The only thing harder than being a teacher is being a first-year teacher. Travis Middle School teachers Sarah Lane and Chaurnice Houston are familiar with the challenges of being a new teacher and are working together to make all new teachers on campus feel right at home.
Houston and Lane joined Travis as new teachers three years ago. After navigating their first year, both attended the “Get Your Teacher On” conference to learn how to create an engaging classroom. They left the conference excited not only to engage their students, but other teachers too.
“We were very inspired, pumped up and ready to share our information with other teachers,” says Houston. “When we were first-year teachers, we didn’t have a mentor. We had our peer teachers, who were awesome, but we felt that we wanted some sort of community for just the new teachers to be together.”
So they formed the Support Squad. The Squad is where new teachers, both to the profession or to Travis, can ask questions, form a community and learn about tools and traditions that are unique to Travis. During Squad meetings, Houston and Lane help new teachers with things like how to put grades into the gradebook, how to document behavior grades and ideas for classroom management.
“They were there just to check in with us,” says Jessica Bailey, English teacher and previous member of the squad. “Starting as a new teacher or at a new place is overwhelming, so they were there to give us support and provide one-on-one conversations to help answer questions.”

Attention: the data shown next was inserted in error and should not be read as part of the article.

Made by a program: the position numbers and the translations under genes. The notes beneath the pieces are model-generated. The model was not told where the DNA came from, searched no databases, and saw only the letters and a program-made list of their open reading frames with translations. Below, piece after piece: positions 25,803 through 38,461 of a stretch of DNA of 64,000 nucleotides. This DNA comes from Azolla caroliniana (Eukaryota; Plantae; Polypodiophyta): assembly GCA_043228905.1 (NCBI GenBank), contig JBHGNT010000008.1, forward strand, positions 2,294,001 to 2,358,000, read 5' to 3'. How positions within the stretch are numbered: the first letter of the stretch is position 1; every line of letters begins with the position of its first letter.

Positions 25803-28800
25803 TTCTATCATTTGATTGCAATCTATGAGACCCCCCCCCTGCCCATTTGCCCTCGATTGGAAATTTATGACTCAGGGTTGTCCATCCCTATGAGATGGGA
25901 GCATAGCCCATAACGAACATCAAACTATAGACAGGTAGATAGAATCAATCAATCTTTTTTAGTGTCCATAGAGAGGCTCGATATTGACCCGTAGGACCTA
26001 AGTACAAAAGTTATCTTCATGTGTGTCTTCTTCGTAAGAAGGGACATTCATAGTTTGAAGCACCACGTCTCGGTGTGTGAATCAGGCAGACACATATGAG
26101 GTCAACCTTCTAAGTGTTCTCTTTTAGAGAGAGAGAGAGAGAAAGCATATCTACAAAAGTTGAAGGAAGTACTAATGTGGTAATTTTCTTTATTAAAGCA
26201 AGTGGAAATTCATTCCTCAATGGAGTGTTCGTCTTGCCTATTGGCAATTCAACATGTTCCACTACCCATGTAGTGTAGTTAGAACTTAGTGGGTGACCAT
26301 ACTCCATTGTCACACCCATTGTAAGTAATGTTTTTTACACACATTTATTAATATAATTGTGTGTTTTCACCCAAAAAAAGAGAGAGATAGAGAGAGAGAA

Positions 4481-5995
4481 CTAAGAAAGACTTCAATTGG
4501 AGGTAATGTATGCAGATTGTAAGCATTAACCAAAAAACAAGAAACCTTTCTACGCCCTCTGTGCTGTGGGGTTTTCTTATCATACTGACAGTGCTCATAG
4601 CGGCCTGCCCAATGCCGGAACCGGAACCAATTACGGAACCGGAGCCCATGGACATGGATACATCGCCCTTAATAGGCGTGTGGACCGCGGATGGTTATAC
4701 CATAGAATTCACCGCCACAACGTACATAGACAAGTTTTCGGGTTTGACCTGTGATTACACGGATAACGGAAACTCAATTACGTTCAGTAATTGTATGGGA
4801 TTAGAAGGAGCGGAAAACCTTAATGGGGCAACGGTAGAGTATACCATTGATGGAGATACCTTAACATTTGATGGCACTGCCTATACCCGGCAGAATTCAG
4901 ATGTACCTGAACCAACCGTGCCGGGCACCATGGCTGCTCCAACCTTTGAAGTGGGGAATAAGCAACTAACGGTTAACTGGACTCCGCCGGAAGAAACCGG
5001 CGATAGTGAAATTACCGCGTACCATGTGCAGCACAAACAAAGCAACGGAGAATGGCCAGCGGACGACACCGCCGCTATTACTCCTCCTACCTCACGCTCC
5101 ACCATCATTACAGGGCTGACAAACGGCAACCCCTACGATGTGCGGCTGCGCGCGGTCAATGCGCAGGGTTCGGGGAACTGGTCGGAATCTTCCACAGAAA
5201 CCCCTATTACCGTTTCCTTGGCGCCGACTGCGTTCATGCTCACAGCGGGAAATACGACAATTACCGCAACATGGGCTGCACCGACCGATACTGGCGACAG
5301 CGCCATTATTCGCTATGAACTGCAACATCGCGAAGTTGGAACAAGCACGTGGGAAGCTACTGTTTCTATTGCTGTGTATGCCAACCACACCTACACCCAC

The Squad quickly bonded and formed into a community that has remained close ever since.
“One of my best teacher friends came out of [the Support Squad],” says Maria Labus, who teaches social studies. “We talk every day. We were all first-year teachers, and we still get together at the end of school almost every day because we have that bond.”
Now in its second year, the Squad is a valuable resource for new teachers to navigate not only the typical challenges of their first year, but also those that come with teaching during a global pandemic. Remembering her own first year as a teacher, Houston’s advice for new teachers is to roll with the punches and be flexible.
“It’s one thing I wasn’t prepared for and surprised me about myself,” says Houston. “You could plan to teach a lesson and realize there are gaps. You have to be flexible to stop, rewind and reteach. Don’t freak out if things don’t go according to your plan, because they never do!”
For Lane, she reminds them to make relationships with students the top priority.
“If the kids know you care about them and you really make an effort to get to know them, it doesn’t matter what you’re teaching because they’re going to latch onto it because you care so much,” says Lane. “If you’re not confident in your content, be confident in your kids. They’ll blow you away.”